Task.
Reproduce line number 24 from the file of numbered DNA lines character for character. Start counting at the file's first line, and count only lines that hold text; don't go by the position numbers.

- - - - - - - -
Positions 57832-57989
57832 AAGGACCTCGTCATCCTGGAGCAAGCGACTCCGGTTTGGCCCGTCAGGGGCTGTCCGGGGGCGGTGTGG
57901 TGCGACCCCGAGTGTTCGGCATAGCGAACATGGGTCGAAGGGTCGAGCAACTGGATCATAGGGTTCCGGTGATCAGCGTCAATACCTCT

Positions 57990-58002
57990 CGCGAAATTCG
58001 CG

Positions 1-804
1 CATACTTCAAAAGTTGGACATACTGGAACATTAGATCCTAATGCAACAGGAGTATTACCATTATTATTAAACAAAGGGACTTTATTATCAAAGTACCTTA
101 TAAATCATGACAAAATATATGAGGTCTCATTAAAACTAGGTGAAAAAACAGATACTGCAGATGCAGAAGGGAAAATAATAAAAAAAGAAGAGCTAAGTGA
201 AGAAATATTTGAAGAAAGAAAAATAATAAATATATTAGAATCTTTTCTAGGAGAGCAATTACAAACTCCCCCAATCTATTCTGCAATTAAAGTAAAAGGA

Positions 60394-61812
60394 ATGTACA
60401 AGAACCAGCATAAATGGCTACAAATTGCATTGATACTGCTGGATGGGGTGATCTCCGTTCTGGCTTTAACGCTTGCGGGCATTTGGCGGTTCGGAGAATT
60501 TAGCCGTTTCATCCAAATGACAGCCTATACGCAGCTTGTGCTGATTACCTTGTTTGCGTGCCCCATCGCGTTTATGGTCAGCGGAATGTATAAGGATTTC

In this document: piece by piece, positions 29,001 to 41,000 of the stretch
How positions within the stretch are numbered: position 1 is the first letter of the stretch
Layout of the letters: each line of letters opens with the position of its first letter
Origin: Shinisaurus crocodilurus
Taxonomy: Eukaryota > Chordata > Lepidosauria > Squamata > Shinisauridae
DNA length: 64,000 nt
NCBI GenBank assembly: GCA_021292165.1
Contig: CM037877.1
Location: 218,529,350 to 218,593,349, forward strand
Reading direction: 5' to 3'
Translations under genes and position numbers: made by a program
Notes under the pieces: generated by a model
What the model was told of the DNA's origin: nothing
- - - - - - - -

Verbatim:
Reading direction: 5' to 3'